Contemporary Analysis

Data Science

Grant Stanley

Predictive Analytics in Retail

Data is no good if you can't get it quickly enough and act quickly enough on it. Its all about getting the data fast and acting on it fast - Andrew Pole

Predictive analytics solves many differnt problems in a many facets of business. The New York Times published an article in February about the retail chain, Target. Target knew that if they could predict buying patterns in a certain group of consumers, they could influence those consumers purchases. Target was smart, they knew exactly who they wanted to go after.

Andrew Pole, a statistician working for Target, created a pregnancy-prediction model that was able to track spending habits and predict when a woman is pregnant. Pole said that, “We knew that if we could identify them in their second trimester, there’s a good chance we could capture them for years. As soon as we get them buying diapers from us, they’re going to start buying everything else too. If you’re rushing through the store, looking for bottles, and you pass orange juice, you’ll grab a carton. Oh, and there’s that new DVD I want. Soon, you’ll be buying cereal and paper towels from us, and keep coming back.”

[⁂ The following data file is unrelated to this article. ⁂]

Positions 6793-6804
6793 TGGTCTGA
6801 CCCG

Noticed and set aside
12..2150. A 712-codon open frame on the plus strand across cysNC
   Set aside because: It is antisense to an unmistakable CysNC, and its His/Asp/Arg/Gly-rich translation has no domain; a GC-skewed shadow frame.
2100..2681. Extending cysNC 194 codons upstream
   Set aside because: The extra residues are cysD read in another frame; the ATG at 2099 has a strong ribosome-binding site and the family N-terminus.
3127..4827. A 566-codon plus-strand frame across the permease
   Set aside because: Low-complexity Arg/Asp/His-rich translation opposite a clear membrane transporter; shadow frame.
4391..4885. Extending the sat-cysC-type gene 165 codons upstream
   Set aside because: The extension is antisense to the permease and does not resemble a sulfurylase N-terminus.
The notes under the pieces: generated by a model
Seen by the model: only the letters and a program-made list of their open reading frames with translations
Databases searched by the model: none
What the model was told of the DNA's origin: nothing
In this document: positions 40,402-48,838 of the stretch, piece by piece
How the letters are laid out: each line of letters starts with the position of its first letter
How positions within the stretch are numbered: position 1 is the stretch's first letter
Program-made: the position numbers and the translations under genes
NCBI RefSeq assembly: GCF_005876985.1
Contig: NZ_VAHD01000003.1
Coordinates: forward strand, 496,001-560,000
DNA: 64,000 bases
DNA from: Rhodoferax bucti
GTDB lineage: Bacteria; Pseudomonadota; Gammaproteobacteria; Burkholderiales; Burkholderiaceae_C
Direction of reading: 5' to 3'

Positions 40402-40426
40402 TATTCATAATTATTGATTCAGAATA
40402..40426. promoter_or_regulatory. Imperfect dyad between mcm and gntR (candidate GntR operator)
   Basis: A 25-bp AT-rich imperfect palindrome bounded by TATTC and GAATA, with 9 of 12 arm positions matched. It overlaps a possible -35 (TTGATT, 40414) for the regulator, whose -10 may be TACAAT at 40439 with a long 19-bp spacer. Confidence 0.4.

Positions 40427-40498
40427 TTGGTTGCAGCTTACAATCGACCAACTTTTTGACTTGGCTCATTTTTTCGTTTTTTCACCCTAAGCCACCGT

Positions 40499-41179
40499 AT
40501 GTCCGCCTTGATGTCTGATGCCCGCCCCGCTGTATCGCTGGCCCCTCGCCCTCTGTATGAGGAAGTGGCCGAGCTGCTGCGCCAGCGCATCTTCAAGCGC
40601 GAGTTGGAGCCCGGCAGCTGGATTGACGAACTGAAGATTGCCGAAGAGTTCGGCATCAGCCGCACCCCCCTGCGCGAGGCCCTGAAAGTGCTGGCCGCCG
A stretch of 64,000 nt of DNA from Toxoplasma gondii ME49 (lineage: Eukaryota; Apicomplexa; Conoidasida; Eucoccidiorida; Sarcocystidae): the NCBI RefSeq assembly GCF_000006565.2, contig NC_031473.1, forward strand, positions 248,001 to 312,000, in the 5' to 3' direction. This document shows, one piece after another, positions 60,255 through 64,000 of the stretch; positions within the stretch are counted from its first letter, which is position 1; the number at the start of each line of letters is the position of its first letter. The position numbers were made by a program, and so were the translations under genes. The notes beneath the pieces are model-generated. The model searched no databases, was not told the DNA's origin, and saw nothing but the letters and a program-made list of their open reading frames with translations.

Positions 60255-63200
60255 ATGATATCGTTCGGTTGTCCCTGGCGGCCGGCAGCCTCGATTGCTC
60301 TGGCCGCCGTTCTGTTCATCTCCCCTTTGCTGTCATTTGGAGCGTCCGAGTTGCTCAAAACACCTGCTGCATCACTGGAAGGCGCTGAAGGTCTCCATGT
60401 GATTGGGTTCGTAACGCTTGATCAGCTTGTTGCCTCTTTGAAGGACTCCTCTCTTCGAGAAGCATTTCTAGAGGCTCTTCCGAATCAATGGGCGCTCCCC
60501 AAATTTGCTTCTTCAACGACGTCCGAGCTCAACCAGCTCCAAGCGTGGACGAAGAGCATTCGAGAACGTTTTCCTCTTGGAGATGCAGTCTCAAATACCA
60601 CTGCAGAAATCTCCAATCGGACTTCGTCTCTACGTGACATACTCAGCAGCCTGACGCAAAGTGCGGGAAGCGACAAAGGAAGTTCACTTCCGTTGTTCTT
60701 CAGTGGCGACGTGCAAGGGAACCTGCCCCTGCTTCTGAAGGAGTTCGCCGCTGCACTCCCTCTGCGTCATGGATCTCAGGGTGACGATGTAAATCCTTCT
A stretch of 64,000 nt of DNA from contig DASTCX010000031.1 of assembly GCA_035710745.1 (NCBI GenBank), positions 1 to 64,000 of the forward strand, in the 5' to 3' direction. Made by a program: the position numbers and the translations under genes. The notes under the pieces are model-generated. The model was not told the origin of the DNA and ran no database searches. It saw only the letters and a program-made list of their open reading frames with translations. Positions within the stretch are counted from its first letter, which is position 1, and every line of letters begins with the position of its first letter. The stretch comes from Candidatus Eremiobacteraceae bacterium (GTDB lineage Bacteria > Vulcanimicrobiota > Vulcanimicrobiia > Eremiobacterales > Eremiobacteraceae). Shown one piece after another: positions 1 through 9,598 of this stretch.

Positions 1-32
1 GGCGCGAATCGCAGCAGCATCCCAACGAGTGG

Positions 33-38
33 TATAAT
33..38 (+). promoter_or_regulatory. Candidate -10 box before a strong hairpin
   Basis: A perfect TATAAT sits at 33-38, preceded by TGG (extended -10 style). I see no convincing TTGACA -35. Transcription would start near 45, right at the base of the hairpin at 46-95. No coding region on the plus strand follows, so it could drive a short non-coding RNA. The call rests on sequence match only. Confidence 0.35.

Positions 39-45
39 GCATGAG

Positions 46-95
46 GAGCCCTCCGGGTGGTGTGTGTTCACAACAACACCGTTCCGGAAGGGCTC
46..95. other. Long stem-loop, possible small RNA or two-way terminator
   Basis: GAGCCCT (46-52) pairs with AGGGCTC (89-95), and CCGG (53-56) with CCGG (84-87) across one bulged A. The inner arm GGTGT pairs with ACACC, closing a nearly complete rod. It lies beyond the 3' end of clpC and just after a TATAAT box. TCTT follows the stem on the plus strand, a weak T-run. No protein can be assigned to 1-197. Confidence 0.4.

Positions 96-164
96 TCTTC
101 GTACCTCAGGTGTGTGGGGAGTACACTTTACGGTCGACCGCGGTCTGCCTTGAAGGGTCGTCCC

Nate Watson

Diapers, Beer, and Data Science in Retail

When asked for white papers or case studies on how predictive analytics works, I often give a few stories on how different industries use analytics to find patterns in their data and then apply that knowledge to their existing data to predict what future trends are going to happen. Learn about how we applied predictive analytics to politics. 

I get asked specifically about legends that roam the retail world:  the study that found that milk is the most purchased item so it is always in the back of the store, making you walk by everything thing else they have before you get there, the fact that women's shoes are always on the way to mens clothes, and the fact that bananas are at the front of stores because they are found to be an impulse buy.  The one that seems to get the most requests though is the one that men who buy diapers for their kids are most likely to have beer also in their carts.

It doesn't seem that far-fetched.

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